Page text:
If you’re feeling as though you’ve seen everything there is to see in modern fantasy, it may be time for you to check out Nnedi Okorafor. Nnedi is something of a rarity–a creative writing professor who can really write. She is the author of the 2011 World Fantasy Award-winning novel, Who Fears Death? She writes for and about children who have far more power than they understand, and this story is no exception.
Ulu stopped wiping up the mess and went to the window. Outside the palm trees were bending in the wind, sheets of rain falling from the sky. It looked fairly normal, like any other storm. So why don’t things feel normal, she wondered? She glanced back at the chemistry set and then at her parents. They were still standing where they were, frowning and listening.
“Something’s wrong,” her mother whispered.
“Ulu, come away from the window,” her father suddenly said. Ulu quickly moved into her mother’s arms. The three of them huddled together on the couch listening to the storm outside. The room still reeked of farts. Ulu imagined one of the creatures from her Moomin novels, a huge mangy hattifattener perhaps, hiding under the house, his butt in the air as he farted nonstop. But Ulu was no longer that concerned with it so much. Outside had started to sound like a battle was going on.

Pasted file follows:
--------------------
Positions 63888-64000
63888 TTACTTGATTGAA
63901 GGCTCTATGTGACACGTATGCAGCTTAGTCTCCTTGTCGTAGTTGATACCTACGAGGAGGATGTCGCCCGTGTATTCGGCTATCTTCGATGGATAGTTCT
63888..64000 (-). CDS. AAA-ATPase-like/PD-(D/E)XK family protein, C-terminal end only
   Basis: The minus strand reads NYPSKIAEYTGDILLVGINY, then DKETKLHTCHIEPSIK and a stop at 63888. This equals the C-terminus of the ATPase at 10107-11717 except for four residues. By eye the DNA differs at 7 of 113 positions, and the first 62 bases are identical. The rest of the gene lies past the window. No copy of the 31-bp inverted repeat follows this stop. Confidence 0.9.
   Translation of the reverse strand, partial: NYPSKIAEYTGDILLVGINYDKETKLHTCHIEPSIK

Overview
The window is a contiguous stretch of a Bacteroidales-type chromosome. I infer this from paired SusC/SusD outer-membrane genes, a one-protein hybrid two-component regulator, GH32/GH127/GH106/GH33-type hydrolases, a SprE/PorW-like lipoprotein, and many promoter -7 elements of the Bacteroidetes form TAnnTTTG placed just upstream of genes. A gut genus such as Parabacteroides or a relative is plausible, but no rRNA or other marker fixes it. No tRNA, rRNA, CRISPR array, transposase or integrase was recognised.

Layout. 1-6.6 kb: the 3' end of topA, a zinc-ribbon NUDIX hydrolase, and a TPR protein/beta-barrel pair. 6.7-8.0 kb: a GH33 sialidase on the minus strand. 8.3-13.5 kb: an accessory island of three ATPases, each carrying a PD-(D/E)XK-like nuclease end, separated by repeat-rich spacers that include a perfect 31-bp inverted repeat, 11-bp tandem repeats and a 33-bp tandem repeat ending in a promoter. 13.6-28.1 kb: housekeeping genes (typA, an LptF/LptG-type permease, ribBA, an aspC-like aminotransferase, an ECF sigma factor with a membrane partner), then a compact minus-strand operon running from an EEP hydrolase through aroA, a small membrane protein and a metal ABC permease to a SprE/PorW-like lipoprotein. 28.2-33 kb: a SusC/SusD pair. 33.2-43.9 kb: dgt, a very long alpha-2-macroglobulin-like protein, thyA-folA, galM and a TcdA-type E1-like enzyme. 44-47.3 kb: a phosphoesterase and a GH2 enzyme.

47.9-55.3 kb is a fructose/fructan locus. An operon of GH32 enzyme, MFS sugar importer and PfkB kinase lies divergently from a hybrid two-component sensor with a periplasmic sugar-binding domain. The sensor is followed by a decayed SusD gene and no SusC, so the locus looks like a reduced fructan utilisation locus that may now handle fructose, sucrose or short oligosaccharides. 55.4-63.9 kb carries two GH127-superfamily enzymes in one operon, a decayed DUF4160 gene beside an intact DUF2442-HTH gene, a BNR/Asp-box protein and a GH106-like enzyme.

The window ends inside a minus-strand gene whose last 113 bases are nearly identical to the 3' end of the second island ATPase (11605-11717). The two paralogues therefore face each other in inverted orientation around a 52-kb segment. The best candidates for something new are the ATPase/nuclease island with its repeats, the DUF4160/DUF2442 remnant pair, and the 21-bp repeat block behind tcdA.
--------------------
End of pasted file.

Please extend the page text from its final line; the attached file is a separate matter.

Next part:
Those who have watched a thunderstorm closely know when they are finishing; the rain tapers, the thunder shrinks to a grumble and the lightening retreats. The wind moves on, too, Ulu thought groggily. She’d fallen asleep on the couch. Her mother and father were still sitting up, with stiff backs, their faces tense as they listened to every sound from outside. The rain had stopped and the thunder and lightning had gone away and the wind had settled but… Ulu sat up.
“I don’t know,” her mother was saying to her father. “I’m afraid to get up.”
Her father was staring at the window, his dark face glistening with perspiration, his lips pressed together. Then he walked to the window and opened it. He stuck his hand outside and frowned more deeply. Outside, Ulu could see the leaves and branches of the mahogany and palm trees were swaying angrily like grieving women.
“The air is still,” he said. “But the trees are still beating themselves up.”
Then it dawned on Ulu what was going on. But her fear remained because she had no idea how to make it right.